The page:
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Cape Coral doctor listed as one of the 12 most pervasive spreaders of anti-vaccine information in U.S.

Quercetin supplements on sale at Mercola Market in Cape Coral. Quercetin supplements were mentioned in the 2021 FDA warning letter for Mercola, after his website claimed that Quercetin could “treat or cure” COVID-19.
Quercetin supplements on sale at Mercola Market in Cape Coral. Quercetin supplements were mentioned in a 2021 FDA warning letter to Joseph Mercola, after his website claimed that Quercetin could “treat or cure” COVID-19.

The nonprofit Center for Countering Digital Hate recently released a report detailing the 12 most pervasive spreaders of online anti-vaccine information. At the top of the list is osteopathic physician Joseph Mercola, a resident of Cape Coral and namesake of Mercola Market.

Mercola was recently profiled in the New York Times for calling COVID-19 vaccines “a medical fraud." He has been issued several warning letters by the U.S. Food and Drug Administration for selling unapproved health products in 2005, 2006 and 2011. The most recent FDA warning letter for Mercola was issued in February 2021. In 2016, the Federal Trade Commission provided $2.5 million in refunds to customers who bought Mercola-branded tanning beds after Mercola claimed the tanning beds would not cause skin cancer.

Cape Coral city officials have discussed removing the company name from the government websitethat promotes local corporate headquarters, but no decision has been made yet.

“In my efforts as a councilperson and a former journalist, I want to try and stop misinformation and at least have the conversation that if you're concerned about something, reach out to the people that are directly involved,” said Cape Coral City Councilman Tom Hayden. “Don’t listen to everything you might see on social media because there’s a decent chance that some of the information could be wrong.”

YouTube took down Dr. Mercola’s channel earlier this year after it announced it would be cracking down on vaccine misinformation.

“The Center for Countering Digital Hate report is ridiculous,” Dr. Mercola said in an email. “The purpose behind these reports is to control information and censor dissenting individuals. The CCDH is a dark money-funded political operative.”

Mercola says he employs 150 people at his marketplace in Cape Coral and has formed partnerships with the Cape Coral Animal Shelter, Mariner High School, and the FGCU Alumni Association.

In August, Mercola announced on his website that he would be deleting all content posted to his website after 48 hours. He wrote: “By now I am sure you know that there was a recent NY Times article attacking me. The article was loaded with false statements made about me and my organization. The groups that created it are funded by dark money and operated by an illegal foreign agent.”

As of Dec 7, the most prominent story on Mercola.com was headlined “Who is the Real Anthony Fauci?” One of the bullet points in the story is “Fauci’s National Institute of Allergy and Infectious Diseases conducted barbaric and illegal drug experiments on foster children; at least 85 children died as a result,” and accuses Fauci of “committing atrocities.”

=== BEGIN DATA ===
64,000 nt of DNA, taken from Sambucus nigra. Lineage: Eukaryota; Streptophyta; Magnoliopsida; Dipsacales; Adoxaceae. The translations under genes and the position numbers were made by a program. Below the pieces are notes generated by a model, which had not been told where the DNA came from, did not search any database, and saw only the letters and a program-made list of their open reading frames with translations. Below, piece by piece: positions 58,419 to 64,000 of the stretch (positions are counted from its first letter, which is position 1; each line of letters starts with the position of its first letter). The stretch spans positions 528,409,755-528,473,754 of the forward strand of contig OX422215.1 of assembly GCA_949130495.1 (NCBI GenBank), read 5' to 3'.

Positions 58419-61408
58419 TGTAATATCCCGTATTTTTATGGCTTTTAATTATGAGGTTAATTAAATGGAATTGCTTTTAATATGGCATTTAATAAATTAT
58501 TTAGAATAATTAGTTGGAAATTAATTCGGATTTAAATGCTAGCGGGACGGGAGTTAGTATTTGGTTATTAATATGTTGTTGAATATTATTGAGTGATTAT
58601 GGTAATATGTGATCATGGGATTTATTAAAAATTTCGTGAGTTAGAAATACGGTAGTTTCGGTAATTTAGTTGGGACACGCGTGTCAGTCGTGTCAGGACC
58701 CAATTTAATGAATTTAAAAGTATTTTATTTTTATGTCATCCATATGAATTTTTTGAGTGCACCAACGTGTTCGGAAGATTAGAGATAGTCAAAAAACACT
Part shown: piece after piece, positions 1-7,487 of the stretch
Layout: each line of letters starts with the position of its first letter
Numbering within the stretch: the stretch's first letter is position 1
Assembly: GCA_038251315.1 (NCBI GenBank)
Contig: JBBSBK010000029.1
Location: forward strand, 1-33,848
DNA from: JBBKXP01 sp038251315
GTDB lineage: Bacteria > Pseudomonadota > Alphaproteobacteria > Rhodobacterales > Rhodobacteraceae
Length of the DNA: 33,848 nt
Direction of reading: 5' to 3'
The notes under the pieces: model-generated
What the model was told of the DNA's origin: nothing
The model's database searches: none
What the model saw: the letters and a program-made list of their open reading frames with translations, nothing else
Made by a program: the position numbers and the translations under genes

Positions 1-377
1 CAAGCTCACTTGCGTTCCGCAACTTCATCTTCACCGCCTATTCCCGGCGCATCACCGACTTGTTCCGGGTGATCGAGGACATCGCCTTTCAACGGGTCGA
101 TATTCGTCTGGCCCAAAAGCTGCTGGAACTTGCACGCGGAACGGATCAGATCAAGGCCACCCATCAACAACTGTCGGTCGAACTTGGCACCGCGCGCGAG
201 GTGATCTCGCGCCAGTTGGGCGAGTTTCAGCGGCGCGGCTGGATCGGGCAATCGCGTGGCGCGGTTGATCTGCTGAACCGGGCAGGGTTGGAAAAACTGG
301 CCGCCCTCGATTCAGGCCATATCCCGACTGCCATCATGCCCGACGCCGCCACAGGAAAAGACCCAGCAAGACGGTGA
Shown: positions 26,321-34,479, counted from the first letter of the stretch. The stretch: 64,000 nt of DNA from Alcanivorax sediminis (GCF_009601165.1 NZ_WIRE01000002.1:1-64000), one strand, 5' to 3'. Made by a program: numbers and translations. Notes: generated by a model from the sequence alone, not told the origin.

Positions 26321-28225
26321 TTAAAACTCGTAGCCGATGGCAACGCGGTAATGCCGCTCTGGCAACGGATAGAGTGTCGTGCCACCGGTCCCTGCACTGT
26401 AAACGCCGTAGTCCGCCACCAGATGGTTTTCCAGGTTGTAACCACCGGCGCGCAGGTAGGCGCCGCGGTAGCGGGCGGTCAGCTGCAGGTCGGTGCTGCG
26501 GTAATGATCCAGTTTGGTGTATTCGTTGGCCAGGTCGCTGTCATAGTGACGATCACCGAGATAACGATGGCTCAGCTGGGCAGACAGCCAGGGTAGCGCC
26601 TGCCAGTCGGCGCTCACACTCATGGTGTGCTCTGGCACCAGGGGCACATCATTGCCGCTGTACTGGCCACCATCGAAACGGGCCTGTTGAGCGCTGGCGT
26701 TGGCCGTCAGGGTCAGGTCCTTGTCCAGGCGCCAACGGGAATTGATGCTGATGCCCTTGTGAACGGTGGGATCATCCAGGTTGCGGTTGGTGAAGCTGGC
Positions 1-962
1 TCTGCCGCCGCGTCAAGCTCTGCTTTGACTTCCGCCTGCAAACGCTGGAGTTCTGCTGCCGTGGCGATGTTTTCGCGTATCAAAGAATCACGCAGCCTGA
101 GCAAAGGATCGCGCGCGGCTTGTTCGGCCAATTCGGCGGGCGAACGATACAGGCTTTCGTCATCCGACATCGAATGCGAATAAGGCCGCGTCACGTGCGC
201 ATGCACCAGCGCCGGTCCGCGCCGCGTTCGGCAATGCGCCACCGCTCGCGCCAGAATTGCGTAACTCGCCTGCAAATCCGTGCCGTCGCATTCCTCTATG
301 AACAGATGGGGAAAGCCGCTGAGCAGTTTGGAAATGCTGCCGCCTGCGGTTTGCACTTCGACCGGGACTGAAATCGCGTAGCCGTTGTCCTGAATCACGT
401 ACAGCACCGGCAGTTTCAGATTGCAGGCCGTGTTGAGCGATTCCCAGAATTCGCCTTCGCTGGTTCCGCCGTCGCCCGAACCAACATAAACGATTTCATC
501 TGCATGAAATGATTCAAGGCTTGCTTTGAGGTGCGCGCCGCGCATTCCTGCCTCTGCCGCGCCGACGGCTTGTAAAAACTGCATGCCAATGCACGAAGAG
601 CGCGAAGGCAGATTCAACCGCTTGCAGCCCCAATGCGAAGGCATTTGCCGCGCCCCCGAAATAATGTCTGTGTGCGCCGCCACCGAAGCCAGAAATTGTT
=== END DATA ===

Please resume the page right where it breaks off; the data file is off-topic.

The Associated Press recently fact-checked this and could find no evidence that the 25 HIV-positive foster children who were enrolled in clinical trials related to their illness died as a result of the trials.

The story also promotes Robert F. Kennedy’s new book, another public figure featured on the "Disinformation Dozen."

However, Cape Coral District Four City Councilwoman Jennifer Nelson remains optimistic about Cape Coral’s handling of misinformation.

“One thing that Cape Coral does well is that if we catch misinformation, our public information office does a really good job of trying to correct the bad information with the current information,” Nelson said. “For example, if an individual is quoting the wrong numbers, our public information office does a pretty good job of responding right away.”

She also offered a solution.

“The best way to work on misinformation is that you can combat it with correct information,” Nelson said. “We can’t control what people say, but we can control the message if it’s wrong.”

Dr. Mercola’s new book, "The Truth About COVID-19," is also heavily featured on his website. Dr. Mercola said that the book, which was published on Amazon in April, “exposes the hidden agenda behind the pandemic, showing the countermeasures have nothing to do with public health and everything to do with ushering in a new social and economic system based on totalitarian, technocracy-led control.”

Pamela Young, a Port Charlotte flight nurse who transports trauma patients to hospitals, has seen the real-life effects of misinformation.

“When COVID first started, I tried to talk people out of [misinformation],” Young said. “I tried to offer people the science behind the vaccine and explain what a vaccine does and how it works, and it was like talking to a brick wall. I’m at the point now where I’ve just given up. I don’t even try to talk to people about it and change their minds, because it doesn’t work. They are so firmly entrenched in their beliefs, no matter how inaccurate the source, that they think I’m the crazy one.”

Young shared her experience with vulnerable children sick with the coronavirus.

“We just took a 2-year-old patient from Sarasota to All Children’s Hospital with COVID and respiratory distress,” Young said. “She’s doing okay, and that was something her mom had said. The 2-year-old couldn’t get vaccinated, but the mom could have and didn’t. And now her child’s in the hospital. She was kind of voicing the same opinion: I wish I would have just done it.”